If a financial advisor could just accomplish one thing for clients – help them capture more of the returns that their own investments offer, then he or she has done something extremely worthy and valuable. This requires difficult work though: It’s easier to promise a client that they’ll be able to avoid drawdowns than it is to convince a client why they must learn to tolerate them. Every advisor’s client yearns to be able to say “My guy got me out” at the country club.
Steve Russolillo looks at the well-known phenomenon in which investors systematically underperform their own investments by acting emotionally, over-trading and making poor timing decisions.
via Wall Street Journal:
Consider a long-running study of investor returns by Dalbar, a financial-research firm in Boston. It found the average investor in U.S. stock mutual funds lost 2.3% in 2015, whereas the S&P 500 was slightly positive that year, including dividends. Dalbar, which has published this study each year since 1994, plans to release an updated version this week.
And 2015 wasn’t an anomaly. The gap between investors’ returns and the market’s performance is even wider over a longer time horizon. Equity-fund investors earned just 3.7% annually over the past 30 years through 2015 compared with a 10.4% annual return for the S&P 500.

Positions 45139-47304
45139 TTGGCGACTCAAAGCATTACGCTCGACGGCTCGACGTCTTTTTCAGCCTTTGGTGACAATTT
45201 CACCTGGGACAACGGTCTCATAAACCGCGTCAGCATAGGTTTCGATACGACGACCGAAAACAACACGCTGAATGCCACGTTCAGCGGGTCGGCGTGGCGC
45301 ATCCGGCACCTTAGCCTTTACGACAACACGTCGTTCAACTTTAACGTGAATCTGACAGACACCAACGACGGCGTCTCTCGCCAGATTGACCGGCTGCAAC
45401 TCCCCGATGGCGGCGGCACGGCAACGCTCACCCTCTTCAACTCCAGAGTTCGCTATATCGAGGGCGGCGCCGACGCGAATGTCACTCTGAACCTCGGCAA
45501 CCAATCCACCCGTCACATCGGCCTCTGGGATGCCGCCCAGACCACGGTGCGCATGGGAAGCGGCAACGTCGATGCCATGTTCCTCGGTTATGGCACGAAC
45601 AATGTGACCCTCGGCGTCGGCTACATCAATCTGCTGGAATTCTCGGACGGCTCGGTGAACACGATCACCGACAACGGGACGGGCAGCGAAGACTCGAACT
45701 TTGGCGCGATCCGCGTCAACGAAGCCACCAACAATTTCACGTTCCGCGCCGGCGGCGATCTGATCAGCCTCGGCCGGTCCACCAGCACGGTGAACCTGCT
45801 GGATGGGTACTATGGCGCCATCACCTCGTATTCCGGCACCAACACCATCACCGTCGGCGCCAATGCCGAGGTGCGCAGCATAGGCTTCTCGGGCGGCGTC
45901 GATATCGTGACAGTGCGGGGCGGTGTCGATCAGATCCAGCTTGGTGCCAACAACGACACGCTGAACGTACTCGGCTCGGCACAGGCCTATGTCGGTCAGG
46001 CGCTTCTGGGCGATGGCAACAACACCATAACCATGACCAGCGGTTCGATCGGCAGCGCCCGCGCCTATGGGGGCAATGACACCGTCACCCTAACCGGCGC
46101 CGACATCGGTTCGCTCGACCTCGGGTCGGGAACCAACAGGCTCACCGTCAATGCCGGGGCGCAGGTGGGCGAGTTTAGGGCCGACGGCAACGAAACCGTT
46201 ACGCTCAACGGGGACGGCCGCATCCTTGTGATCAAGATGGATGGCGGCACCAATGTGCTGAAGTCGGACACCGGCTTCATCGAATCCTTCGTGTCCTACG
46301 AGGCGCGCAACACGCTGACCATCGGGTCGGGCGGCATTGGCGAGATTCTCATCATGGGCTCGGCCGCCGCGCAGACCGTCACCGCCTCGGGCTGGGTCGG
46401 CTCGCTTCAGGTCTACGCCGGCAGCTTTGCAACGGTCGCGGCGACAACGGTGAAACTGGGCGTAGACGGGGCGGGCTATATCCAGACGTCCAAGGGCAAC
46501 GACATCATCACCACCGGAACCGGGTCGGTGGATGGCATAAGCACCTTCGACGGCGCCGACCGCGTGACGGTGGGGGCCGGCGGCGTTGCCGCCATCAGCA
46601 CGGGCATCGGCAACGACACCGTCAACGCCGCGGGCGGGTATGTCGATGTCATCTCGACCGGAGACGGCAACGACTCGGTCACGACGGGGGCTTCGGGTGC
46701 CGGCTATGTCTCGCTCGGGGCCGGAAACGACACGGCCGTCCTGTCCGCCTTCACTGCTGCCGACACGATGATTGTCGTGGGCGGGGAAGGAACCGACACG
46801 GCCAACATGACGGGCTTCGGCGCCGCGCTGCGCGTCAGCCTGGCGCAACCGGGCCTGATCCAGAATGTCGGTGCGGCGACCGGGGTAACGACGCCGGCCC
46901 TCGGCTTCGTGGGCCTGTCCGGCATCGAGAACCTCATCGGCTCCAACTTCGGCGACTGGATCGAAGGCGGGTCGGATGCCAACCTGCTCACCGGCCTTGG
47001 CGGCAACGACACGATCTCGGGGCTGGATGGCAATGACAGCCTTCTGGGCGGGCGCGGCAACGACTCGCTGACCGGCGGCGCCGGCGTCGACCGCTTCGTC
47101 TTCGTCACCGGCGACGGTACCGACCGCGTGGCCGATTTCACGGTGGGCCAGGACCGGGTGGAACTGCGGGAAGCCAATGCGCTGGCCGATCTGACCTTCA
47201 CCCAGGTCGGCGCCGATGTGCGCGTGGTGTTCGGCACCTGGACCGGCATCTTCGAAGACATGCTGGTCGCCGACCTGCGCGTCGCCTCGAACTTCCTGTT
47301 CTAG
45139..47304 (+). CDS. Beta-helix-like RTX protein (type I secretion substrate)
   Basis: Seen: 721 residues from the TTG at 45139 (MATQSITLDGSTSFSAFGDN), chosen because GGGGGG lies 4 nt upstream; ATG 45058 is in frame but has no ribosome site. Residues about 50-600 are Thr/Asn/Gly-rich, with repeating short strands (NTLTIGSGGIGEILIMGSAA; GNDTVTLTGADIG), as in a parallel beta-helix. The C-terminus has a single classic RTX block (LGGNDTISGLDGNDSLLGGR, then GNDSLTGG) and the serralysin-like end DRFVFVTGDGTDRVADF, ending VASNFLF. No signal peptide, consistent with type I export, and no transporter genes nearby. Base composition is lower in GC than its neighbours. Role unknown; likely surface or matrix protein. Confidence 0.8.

The gaps between blue and green in the chart above are abominable. Critics will say that the Dalbar study has flaws and that the calculations overstate the problems. Anecdotally, I disagree. We see investor portfolios every week coming in over the transom at my shop and I am never not surprised by what goes on out there.
The brokerages don’t care if this happens – and, in fact, some of them actively encourage it given the fact that they get paid on the trading you do, and not the sitting. Volatility avoidance is what crushes long-term returns, which is very counterintuitive. Vol is not the enemy because it causes fluctuation – rather, it is the enemy because it drives bad decisions.
There might always be a gap between the performance available and the performance an individual receives, owing to things like taxes, fees, trading costs and unavoidable cash emergencies that arise from time to time. Minimizing these detractors from long-term returns is yeoman’s work and a mission that serious financial advisors are happy to undertake.